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Will COVID-19 become the next neglected tropical disease?

The daily World Health Organization (WHO) Coronavirus Situation Reports highlight the rapid spread of COVID-19 across Europe, the United States, and many of the advanced nations in East Asia [1]. Currently, the major low- and middle-income nations such as Bangladesh, Brazil, Democratic Republic of Congo, India, Indonesia, Mexico, Nigeria, Pakistan, Philippines, and South Africa, as well as Central American and other nations are beginning to report an increase in COVID-19 cases, but the numbers are still relatively small. For example, these highly populated nations now only account for about 1% of the confirmed cases, even though they represent approximately one-third of the global population.

Almost certainly, this situation will shift in the coming weeks and months. We believe there is a high probability the current numbers represent underestimates due to inadequate testing. Surely, lack of access to diagnostic kits comprises one of the many components of weak health systems in resource-poor nations.

Beyond testing, it may turn out that the seasonal nature of some respiratory virus pathogens might also extend to the SARS CoV2. This means that cases would decline with warming temperatures, independent of control efforts. However, this would also indicate that though COVID-19 might be peaking in the northern hemisphere this winter and spring, there is a real possibility that it will advance into tropical countries and the Southern Hemisphere later this year. In such case, some of the nations highlighted above might be vulnerable to the next wave of SARS CoV2 dissemination. SARS CoV2 is a new virus pathogen, and we need to appropriately assess its behavior over the span of a full year.

If SARS CoV2 becomes a major respiratory virus pathogen in resource-poor countries of the tropics and subtropics, we might envision unprecedented levels of global morbidity and mortality. We have already seen how even strong health systems in New York and northern Italy quickly became overwhelmed, and one can only imagine the terrible consequences of this virus in the poorest reaches of Africa, Asia, and Latin America. Based on the levels of illness we have seen to date in the Northern Hemisphere, we are especially worried about the fate of thousands of dedicated doctors, nurses, and other health care providers.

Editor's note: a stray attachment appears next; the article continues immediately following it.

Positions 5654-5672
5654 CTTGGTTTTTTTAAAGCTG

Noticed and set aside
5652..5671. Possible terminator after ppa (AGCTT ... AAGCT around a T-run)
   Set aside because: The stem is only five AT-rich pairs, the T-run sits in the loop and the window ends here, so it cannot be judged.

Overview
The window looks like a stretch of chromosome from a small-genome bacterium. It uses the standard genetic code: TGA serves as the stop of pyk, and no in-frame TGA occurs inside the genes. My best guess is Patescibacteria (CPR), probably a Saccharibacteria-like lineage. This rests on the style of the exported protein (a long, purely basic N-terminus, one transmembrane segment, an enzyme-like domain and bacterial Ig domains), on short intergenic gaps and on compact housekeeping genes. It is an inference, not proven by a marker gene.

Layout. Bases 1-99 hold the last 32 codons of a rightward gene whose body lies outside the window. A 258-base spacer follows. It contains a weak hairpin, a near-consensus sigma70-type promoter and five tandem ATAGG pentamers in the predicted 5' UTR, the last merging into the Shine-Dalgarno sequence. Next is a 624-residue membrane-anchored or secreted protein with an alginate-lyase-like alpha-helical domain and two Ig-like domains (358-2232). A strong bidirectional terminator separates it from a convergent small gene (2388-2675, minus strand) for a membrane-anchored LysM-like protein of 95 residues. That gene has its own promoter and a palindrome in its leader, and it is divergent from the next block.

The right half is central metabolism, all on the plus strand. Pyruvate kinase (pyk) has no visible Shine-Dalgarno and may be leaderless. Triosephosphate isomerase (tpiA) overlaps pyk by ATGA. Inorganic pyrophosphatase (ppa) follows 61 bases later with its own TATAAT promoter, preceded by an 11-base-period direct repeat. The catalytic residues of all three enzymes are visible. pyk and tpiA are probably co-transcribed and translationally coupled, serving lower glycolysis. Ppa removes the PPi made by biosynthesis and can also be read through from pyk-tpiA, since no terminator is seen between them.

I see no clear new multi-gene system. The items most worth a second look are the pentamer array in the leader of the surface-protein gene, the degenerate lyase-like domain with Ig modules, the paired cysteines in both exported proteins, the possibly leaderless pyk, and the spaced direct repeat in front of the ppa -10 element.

Accordingly, PLOS Neglected Tropical Diseases will consider articles from the community of scientists and public health experts in Asia, Africa, and Latin America now shifting their efforts to combat the COVID-19 pandemic. We therefore welcome original high quality research papers and front matter articles, including viewpoints and editorials.

Our PLOS Neglected Tropical Disease editors have just completed an exhaustive assessment of what constitutes a neglected tropical disease in order to keep our scope both relevant and timely [2]. However, as John Lennon once said, “life is what happens to you while you're busy making other plans,” and on that basis we now invite our community of NTD scientists to submit COVID-19 papers on what may become a global health terror on a scale that rivals or even exceeds some of the world’s major neglected tropical diseases.


  1. 1. Coronavirus disease 2019 (COVID-19) Situation Report– 68,, accessed March 29, 2020.
  2. 2. Hotez PJ, Aksoy S, Brindley PJ, Kamhawi S (2020) What constitutes a neglected tropical disease? PLoS Negl Trop Dis 14(1): e0008001. pmid:31999732